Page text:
UPDATE: Paul Sasik posted a question about .NET/Java comparisons at, and got a lot of great responses, which update and expand this list considerably (see Thanks for linking to my initial blog post, Paul.

Installing SwingX in NetBeans 6.1

SwingX adds some really nice UI and other improvements to Swing. It's sponsored by Sun, and may be released in a future version of Java, but appears stable enough to use in projects now.

There's a tutorial on how to set it up, but it's missing some important content, so here's how I did it:

1. Download and unzip from
2. Place swingx-x.x.x.jar file (from swingx/dist/ folder) in a place that you won't delete it later.
3. Open your project in NetBeans, right-click on "libraries", and choose "Add Library..."
4. Click on "Create...", give it a name (i.e. "SwingX"), and select "Class Libraries".
5. On the next dialog box, under the "Classpath" tab, click "Add JAR/Folder..." and locate the swingx-x.x.x.jar file from step 2.
6. Add the new library to your project.
7. To get the visual items in the palette, go to a jFrame or other class that has a design view, right-click anywhere on the Palette view, and select "Palette Manager...".
8. Click on "New Category..." and type "SwingX" (or whatever you want to call it).
9. Click on "Add from JAR...".
10. Find your swingx.x.x.x.jar file again, and on the next screen, select all the components you want to be displayed.
11. Finally, select the category folder you just created in step 8.

Tuesday, May 13, 2008

Working with SQL Server in NetBeans 6.1

The JDBC-ODBC bridge wasn't recognizing any of the primary keys I had set up in SQL Server. After lots of head banging, here's the solution I came up with:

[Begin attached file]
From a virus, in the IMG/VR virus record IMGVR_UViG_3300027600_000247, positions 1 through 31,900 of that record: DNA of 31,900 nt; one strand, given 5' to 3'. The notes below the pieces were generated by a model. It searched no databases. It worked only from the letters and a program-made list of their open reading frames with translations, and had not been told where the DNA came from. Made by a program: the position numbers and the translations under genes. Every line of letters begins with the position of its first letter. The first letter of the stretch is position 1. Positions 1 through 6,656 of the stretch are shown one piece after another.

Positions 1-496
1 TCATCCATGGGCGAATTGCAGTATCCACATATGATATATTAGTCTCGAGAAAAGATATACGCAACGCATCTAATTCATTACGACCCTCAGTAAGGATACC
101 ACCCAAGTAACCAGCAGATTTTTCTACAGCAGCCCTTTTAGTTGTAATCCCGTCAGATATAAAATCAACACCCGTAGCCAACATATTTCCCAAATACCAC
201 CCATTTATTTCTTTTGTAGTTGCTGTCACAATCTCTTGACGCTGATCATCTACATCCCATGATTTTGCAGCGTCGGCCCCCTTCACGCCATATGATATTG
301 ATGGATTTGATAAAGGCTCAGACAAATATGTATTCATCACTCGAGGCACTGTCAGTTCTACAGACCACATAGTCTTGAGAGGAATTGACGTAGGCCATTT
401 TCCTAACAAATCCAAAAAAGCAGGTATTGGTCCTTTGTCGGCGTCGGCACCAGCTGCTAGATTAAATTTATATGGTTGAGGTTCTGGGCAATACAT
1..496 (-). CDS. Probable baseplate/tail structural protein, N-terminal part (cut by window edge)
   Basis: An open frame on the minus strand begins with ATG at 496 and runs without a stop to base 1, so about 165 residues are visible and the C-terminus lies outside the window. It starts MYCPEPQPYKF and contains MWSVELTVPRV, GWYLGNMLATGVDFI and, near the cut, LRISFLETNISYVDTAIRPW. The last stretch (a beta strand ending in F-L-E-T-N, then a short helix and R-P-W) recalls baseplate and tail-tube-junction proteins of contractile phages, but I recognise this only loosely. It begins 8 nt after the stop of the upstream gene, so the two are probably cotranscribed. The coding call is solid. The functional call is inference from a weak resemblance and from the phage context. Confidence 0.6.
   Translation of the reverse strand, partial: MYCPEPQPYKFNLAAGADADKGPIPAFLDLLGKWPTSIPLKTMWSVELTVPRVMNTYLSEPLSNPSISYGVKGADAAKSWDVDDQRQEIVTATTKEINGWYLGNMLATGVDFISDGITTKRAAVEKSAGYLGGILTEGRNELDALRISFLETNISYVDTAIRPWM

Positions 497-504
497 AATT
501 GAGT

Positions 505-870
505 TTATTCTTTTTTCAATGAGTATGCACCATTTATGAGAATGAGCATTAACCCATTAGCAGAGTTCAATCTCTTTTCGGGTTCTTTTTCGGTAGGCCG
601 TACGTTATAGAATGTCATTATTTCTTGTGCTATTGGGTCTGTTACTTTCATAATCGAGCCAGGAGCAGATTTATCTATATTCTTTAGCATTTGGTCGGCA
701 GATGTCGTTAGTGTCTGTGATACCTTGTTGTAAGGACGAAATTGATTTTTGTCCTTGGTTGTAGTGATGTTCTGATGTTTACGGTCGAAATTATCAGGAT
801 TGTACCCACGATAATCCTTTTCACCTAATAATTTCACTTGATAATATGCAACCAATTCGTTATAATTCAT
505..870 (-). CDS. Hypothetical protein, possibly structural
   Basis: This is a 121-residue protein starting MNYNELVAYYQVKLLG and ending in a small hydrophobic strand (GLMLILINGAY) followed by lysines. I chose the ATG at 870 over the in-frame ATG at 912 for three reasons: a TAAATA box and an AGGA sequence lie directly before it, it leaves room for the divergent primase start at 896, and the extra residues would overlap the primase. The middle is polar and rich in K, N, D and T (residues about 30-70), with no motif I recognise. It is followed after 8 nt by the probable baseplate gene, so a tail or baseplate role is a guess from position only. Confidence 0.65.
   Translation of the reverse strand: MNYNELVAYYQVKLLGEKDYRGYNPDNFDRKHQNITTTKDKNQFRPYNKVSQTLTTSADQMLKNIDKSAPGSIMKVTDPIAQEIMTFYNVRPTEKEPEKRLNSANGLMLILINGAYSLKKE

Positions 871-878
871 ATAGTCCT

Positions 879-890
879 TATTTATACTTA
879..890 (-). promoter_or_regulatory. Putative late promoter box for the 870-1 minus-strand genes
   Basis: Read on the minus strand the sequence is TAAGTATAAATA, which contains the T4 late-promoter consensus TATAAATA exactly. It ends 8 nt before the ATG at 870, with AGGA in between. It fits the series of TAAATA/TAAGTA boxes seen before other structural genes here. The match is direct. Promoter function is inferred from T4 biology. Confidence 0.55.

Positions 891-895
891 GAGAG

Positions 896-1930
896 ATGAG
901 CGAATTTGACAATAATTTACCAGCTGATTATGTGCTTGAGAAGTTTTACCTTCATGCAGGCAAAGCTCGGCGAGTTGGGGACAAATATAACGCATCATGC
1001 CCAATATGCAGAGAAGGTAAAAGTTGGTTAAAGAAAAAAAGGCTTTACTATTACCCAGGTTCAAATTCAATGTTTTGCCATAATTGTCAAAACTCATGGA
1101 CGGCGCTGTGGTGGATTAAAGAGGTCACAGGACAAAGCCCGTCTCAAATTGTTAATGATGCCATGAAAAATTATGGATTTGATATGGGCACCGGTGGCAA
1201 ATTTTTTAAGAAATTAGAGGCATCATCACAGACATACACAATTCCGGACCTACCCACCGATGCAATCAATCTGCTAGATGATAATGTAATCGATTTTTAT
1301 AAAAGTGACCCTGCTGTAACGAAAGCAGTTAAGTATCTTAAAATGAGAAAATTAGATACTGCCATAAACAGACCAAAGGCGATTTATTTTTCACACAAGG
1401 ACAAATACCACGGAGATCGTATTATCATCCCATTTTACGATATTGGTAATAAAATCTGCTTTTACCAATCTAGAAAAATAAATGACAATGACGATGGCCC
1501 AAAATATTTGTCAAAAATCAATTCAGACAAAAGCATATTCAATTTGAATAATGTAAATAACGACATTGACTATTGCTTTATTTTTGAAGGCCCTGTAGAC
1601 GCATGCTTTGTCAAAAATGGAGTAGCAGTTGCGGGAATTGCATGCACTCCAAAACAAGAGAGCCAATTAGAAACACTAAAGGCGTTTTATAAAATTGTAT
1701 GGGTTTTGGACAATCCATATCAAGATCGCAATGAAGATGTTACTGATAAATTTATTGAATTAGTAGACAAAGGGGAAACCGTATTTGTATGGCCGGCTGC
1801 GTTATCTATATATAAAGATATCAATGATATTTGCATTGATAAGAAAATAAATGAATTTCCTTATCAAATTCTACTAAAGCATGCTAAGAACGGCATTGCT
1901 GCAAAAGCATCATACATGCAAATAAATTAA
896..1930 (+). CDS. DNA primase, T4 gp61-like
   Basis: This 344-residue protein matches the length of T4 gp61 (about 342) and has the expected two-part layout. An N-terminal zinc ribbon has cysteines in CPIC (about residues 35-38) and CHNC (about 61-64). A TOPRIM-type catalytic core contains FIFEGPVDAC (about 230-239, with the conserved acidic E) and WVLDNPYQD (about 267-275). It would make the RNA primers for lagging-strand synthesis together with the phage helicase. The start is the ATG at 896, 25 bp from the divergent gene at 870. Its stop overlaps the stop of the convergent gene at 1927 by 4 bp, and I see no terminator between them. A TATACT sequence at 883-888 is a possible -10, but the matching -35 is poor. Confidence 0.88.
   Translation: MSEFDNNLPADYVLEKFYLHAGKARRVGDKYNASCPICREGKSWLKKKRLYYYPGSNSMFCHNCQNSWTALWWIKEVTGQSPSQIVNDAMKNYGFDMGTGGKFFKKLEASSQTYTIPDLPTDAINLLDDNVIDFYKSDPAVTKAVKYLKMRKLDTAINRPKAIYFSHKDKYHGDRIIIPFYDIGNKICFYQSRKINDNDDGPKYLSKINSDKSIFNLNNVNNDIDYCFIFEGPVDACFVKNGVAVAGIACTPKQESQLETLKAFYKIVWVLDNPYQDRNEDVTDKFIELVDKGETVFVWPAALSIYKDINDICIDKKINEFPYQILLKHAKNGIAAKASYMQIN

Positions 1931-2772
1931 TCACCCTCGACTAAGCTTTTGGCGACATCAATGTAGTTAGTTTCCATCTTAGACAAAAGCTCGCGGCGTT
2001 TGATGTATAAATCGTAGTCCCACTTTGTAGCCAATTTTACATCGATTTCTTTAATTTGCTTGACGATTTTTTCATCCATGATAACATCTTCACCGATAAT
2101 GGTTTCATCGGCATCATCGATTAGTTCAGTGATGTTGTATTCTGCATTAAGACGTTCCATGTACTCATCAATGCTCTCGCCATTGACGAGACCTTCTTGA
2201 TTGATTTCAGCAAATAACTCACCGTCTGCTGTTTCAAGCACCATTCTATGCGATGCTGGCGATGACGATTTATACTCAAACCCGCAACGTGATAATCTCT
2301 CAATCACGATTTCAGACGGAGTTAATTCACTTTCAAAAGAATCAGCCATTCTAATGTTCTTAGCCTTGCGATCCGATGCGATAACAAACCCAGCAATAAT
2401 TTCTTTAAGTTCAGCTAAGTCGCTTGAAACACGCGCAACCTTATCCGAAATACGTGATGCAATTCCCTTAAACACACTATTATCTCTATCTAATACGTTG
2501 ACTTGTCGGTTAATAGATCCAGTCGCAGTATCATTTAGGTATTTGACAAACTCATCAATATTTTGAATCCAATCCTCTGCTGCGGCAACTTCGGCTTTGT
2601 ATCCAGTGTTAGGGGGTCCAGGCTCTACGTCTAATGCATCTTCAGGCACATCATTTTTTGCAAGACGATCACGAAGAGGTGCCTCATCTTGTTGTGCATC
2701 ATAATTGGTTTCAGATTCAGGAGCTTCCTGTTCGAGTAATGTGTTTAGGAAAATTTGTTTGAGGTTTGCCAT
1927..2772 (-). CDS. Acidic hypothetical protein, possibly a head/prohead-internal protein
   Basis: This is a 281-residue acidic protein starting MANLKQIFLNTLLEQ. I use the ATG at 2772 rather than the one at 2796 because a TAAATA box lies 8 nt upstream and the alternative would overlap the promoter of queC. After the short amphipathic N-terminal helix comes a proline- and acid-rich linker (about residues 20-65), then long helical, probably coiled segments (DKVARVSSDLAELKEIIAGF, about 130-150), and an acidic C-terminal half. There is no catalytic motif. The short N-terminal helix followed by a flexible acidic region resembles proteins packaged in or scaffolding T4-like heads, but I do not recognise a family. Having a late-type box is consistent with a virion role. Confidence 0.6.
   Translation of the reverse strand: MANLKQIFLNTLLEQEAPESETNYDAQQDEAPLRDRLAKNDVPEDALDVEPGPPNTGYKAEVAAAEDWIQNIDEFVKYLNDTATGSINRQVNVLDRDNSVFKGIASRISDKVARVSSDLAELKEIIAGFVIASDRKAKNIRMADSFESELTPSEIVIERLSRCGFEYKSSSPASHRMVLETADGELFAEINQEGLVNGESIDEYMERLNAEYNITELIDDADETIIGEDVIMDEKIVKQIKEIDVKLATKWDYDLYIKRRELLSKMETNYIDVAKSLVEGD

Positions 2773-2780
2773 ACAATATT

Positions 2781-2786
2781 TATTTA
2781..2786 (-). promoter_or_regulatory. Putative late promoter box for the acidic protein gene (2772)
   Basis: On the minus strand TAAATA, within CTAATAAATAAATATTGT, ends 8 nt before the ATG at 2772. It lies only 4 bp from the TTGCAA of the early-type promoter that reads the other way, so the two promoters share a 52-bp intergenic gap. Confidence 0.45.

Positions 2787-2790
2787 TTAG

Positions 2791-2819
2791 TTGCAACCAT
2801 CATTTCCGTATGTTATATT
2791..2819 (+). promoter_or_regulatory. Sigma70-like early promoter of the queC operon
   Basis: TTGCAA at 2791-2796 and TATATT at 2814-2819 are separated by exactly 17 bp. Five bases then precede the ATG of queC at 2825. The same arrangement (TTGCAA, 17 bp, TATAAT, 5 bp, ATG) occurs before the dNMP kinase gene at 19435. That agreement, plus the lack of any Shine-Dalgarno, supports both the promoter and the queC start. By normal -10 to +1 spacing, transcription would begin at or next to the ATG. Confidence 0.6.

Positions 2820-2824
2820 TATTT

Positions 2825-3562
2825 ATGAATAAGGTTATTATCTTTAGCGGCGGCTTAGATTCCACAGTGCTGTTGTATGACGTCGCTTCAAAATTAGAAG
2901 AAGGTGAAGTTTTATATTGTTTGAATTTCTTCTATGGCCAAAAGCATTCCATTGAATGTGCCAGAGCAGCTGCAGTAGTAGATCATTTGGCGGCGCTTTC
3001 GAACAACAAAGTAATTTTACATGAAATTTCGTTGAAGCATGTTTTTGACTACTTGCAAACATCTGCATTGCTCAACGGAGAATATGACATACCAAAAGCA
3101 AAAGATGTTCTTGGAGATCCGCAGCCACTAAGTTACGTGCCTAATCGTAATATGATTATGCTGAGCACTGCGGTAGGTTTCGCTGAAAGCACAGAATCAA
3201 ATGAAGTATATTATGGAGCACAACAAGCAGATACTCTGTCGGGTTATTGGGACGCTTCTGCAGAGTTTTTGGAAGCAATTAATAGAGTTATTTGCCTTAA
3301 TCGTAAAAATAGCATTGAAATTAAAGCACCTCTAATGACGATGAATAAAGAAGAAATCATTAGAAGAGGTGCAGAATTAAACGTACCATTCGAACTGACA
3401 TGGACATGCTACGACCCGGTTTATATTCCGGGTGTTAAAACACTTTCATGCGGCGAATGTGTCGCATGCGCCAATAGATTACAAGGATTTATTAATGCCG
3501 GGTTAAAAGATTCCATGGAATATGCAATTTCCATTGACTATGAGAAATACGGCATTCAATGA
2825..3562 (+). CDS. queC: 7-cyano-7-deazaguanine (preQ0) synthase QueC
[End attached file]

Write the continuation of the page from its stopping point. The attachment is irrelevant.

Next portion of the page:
1. Download the appropriate driver. SQL Server 2000 requires the SQL Server 2000 JDBC driver (
SQL Server 2005 download: (
3. After installing, right-click on "Libraries" in your project, and choose "Add Library...". Next, give it a name (i.e. SQLServer2000), and select "Class Libraries".
4. On the next screen, find the JAR files (should be in C:\Program Files\Microsoft SQL Server 2000 Driver for JDBC\lib\), and add them under the "Classpath" tab. It will now be available under "Libraries" for future projects.
5. You can now create a connection to a specific database under the "Services" tab (next to "Projects" and "Files" in the top left of the screen). Select "Microsoft Sql Server 2000 (Microsoft Driver)" and format the "Database URL" like this:


1433 is the default port, though your DBA may have changed it.

I posted a simpler version of this on the FAQ page - they had the following title with no content on the answer page:

"Cannot Select Tables From MsSql 2000 Because It Says No Primary Key Next To Each Table But The Tables DO Have A Primary Key. What Do I Do?"

Looks like somebody was really frustrated, and posted a question in the hopes that somebody would answer it :-) Of course I was really frustrated seeing a question with no answer, so I added one after I figured it out myself.

Monday, May 12, 2008

.ashx files don't like blank output

Interesting - in the case of blank output, a regular .NET web page (.aspx) just outputs nothing to the screen, but a generic handler (.ashx) throws this:

"XML Parsing Error: no element found"

The generic handler I was working on was supposed to evaluate where the request was coming from, then do some processing and redirect. This worked fine until I uploaded it live. Turned out my code to evaluate the referrer was not looking for the correct live path. An easy fix, except that the misleading error lead me astray and had me checking .ashx permissions and Win 2k3 settings.

I finally converted the page back to a .aspx page, and the code returned a blank page, so I was able to quickly find the error after that. Once I corrected the path on the .ashx page, everything worked fine.

BTW, .ashx files have less overhead than regular .aspx pages, since they're not set up to serve up full web pages, so they're great processing-only pages, and non-html output like XML. More info here: